- State Commission for Human Rights                                                                                        
          - Lester Lunceford Whittier                                                                                           
          - Kathryn Dodge - Anchorage                                                                                           
                                                                                                                                
     - CONFIRMATIONS ADVANCED                                                                                                   
                                                                                                                                
SENATE BILL NO. 21                                                                                                              
"An Act relating to a defense to the crime of prostitution for                                                                  
victims of sex trafficking."                                                                                                    
                                                                                                                                
     - HEARD & HELD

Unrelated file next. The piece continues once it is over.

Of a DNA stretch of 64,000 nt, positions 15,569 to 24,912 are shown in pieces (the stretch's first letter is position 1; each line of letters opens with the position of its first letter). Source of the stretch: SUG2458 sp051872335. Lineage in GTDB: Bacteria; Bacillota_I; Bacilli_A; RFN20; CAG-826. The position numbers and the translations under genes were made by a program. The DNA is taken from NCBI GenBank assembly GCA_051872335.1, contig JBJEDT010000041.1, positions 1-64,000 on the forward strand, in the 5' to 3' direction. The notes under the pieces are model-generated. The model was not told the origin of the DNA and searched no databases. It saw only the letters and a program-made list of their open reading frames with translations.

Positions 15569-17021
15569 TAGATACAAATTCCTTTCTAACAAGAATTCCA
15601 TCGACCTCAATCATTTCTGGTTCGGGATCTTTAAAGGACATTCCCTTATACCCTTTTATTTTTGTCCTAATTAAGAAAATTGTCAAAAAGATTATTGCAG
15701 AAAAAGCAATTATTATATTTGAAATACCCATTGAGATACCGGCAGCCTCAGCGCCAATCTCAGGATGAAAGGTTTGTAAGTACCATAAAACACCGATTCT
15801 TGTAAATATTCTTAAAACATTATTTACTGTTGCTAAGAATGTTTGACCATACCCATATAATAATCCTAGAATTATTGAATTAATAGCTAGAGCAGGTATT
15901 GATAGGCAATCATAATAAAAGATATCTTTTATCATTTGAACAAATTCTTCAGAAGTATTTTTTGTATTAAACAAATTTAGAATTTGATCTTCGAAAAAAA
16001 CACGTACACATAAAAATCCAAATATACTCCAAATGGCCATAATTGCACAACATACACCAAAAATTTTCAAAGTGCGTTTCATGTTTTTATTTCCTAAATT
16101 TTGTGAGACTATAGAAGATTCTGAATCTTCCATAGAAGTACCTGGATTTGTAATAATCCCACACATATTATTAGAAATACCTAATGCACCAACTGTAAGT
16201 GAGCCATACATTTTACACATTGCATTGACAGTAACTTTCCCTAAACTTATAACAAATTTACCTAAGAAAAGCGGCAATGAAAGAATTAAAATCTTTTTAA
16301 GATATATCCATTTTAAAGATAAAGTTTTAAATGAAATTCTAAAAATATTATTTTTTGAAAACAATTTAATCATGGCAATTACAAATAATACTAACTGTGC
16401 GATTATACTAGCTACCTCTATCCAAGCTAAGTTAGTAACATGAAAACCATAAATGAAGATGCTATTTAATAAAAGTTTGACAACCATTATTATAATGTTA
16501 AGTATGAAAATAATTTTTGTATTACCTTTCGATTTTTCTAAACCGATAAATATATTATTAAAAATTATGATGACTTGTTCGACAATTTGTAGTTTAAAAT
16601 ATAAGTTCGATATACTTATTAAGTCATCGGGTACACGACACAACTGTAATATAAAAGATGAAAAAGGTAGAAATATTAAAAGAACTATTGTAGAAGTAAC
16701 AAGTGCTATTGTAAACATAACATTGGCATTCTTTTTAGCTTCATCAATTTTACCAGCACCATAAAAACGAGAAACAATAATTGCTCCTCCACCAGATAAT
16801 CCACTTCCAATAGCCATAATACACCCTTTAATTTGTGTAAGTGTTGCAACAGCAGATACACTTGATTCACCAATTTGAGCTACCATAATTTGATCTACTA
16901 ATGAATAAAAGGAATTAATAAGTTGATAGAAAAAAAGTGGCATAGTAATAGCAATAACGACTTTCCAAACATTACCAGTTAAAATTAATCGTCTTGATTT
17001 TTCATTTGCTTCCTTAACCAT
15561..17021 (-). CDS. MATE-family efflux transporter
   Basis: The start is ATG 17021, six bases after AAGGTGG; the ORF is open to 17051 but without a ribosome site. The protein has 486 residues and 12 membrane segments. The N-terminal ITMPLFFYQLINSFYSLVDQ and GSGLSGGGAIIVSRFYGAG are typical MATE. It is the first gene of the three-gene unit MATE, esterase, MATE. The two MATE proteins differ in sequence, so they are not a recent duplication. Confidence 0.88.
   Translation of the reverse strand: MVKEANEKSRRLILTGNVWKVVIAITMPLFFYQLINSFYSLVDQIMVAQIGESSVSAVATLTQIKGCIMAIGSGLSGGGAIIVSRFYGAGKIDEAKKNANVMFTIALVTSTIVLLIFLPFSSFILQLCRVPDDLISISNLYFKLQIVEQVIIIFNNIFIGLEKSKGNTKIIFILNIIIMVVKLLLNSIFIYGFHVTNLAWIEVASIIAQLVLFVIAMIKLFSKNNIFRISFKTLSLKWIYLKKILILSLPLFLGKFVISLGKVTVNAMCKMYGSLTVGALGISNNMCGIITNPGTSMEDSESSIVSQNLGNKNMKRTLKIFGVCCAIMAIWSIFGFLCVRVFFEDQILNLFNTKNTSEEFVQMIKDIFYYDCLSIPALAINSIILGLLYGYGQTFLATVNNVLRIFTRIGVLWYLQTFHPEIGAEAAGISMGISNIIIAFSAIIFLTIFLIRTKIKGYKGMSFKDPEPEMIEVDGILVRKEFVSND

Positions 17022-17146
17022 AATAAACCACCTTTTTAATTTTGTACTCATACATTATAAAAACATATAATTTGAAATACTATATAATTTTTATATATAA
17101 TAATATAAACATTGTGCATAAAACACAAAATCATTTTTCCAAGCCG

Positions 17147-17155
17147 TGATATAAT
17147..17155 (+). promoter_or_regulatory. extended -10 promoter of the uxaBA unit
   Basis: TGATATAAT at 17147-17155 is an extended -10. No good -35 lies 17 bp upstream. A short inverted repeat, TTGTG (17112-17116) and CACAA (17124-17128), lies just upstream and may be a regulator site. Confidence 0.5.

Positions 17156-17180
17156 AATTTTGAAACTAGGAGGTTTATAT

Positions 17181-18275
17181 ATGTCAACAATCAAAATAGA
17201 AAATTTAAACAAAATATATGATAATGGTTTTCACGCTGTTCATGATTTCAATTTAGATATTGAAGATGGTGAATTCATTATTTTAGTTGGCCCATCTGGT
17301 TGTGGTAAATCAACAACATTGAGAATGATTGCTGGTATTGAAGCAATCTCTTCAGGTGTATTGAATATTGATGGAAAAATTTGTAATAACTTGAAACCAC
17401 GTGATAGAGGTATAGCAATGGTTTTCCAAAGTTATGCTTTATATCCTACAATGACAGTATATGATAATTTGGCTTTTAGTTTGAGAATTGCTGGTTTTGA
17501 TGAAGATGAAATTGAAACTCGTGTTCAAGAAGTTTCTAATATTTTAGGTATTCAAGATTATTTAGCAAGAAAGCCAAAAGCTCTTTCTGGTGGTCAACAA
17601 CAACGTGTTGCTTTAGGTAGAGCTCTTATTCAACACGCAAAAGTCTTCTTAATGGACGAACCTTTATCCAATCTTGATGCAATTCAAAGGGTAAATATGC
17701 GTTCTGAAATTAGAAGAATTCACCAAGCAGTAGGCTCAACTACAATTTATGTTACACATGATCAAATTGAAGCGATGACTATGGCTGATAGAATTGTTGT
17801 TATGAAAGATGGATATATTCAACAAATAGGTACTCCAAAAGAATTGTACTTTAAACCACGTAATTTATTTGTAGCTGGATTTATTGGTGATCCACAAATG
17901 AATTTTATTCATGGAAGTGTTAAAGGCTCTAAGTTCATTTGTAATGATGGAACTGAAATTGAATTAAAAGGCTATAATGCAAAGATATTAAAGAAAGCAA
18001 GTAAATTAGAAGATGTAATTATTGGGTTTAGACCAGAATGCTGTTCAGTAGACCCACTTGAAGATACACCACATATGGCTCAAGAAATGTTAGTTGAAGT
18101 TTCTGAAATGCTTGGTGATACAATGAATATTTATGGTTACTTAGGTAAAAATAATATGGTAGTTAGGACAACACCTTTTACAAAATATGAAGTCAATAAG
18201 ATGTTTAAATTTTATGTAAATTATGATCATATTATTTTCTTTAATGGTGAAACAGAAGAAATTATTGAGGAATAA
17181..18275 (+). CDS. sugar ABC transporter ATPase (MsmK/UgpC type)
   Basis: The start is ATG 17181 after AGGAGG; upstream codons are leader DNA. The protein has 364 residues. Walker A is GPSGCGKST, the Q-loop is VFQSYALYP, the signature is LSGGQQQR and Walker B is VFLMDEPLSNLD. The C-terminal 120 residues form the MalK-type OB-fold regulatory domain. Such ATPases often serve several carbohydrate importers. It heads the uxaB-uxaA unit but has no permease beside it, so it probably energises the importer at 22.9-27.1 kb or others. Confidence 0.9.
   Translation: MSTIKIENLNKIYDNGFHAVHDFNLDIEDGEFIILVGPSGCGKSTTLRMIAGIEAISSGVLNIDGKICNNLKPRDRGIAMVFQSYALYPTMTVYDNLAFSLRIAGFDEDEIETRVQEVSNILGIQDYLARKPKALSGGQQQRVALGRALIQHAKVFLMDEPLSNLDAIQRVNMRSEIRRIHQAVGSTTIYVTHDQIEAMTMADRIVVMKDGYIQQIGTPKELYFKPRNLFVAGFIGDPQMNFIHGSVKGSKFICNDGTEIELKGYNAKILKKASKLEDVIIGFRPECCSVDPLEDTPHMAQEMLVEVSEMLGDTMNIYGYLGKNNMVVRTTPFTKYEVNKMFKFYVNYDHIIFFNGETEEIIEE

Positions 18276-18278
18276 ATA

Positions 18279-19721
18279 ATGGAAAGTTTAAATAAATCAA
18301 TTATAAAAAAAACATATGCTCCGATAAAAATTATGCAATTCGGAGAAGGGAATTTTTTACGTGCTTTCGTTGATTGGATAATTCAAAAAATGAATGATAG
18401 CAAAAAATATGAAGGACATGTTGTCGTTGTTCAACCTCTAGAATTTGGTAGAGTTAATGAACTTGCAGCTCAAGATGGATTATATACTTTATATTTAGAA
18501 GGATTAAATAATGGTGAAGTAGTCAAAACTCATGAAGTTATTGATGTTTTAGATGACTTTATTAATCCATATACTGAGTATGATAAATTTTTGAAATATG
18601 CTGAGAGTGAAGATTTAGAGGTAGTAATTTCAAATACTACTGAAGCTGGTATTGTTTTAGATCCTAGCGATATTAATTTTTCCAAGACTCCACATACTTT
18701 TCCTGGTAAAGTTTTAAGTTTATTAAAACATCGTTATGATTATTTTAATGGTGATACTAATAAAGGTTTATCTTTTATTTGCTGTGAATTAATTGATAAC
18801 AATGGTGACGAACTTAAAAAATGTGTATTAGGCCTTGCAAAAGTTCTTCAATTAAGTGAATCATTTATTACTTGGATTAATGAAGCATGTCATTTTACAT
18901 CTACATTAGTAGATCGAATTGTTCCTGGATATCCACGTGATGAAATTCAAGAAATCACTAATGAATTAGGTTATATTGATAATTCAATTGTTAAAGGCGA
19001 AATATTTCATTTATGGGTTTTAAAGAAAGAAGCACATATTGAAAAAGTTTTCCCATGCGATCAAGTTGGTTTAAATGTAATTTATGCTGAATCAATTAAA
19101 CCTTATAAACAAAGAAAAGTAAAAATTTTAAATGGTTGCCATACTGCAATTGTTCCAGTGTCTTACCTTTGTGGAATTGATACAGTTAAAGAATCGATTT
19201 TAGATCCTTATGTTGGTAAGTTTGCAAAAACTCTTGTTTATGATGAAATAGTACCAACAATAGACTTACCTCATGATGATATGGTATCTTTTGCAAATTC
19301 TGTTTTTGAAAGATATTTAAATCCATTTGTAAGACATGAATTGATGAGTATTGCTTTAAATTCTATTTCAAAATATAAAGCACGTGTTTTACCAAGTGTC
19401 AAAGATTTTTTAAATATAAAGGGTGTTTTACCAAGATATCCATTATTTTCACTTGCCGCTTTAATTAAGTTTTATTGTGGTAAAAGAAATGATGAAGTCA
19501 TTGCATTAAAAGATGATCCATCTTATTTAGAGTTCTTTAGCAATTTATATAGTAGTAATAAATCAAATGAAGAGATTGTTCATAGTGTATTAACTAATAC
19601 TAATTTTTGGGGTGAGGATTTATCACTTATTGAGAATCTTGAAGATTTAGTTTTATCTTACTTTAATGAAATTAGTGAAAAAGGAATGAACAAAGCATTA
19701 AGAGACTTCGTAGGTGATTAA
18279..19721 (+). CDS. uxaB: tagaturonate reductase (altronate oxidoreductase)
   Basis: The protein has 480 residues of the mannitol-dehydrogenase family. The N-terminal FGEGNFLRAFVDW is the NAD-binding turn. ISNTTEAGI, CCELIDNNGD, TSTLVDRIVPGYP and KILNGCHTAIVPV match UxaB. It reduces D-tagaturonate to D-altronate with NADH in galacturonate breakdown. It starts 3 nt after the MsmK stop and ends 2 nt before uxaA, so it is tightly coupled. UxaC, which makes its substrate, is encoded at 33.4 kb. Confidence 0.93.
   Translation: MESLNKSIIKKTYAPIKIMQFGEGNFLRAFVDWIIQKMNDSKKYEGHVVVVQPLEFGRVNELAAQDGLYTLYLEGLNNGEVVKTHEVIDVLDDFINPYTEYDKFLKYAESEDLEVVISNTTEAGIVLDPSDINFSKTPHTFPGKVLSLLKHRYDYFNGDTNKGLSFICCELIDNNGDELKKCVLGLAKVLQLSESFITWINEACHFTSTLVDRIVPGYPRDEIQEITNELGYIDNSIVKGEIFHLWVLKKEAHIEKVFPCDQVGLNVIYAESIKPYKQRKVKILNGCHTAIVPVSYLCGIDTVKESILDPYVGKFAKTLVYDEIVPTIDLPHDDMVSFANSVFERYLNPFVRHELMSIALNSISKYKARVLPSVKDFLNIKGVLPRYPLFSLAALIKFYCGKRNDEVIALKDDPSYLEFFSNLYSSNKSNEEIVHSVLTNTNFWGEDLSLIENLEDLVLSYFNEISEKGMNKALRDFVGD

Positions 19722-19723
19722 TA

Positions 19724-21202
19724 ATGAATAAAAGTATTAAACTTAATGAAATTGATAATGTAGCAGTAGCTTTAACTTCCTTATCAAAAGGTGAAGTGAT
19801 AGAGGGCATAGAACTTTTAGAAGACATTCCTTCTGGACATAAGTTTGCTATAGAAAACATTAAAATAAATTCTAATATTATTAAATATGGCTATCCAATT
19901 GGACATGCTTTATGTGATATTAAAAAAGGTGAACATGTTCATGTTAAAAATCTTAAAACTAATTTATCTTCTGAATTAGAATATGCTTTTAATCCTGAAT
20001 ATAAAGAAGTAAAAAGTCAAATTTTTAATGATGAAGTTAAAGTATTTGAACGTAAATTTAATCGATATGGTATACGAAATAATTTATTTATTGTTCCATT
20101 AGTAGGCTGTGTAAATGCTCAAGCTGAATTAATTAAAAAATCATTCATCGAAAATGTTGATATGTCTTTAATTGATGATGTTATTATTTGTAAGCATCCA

PREVIOUS COMMITTEE ACTION                                                                                                     
                                                                                                                                
BILL: SB  21                                                                                                                  
SHORT TITLE: AFFIRMATIVE DEFENSE TO PROSTITUTION                                                                                
SPONSOR(s): SENATOR(s) GARDNER                                                                                                  
                                                                                                                                
01/21/15       (S)       READ THE FIRST TIME - REFERRALS                                                                        

01/21/15 (S) JUD, FIN 02/23/15 (S) JUD AT 1:30 PM BELTZ 105 (TSBldg) BILL: SB 21 SHORT TITLE: AFFIRMATIVE DEFENSE TO PROSTITUTION SPONSOR(s): SENATOR(s) GARDNER

01/21/15 (S) READ THE FIRST TIME - REFERRALS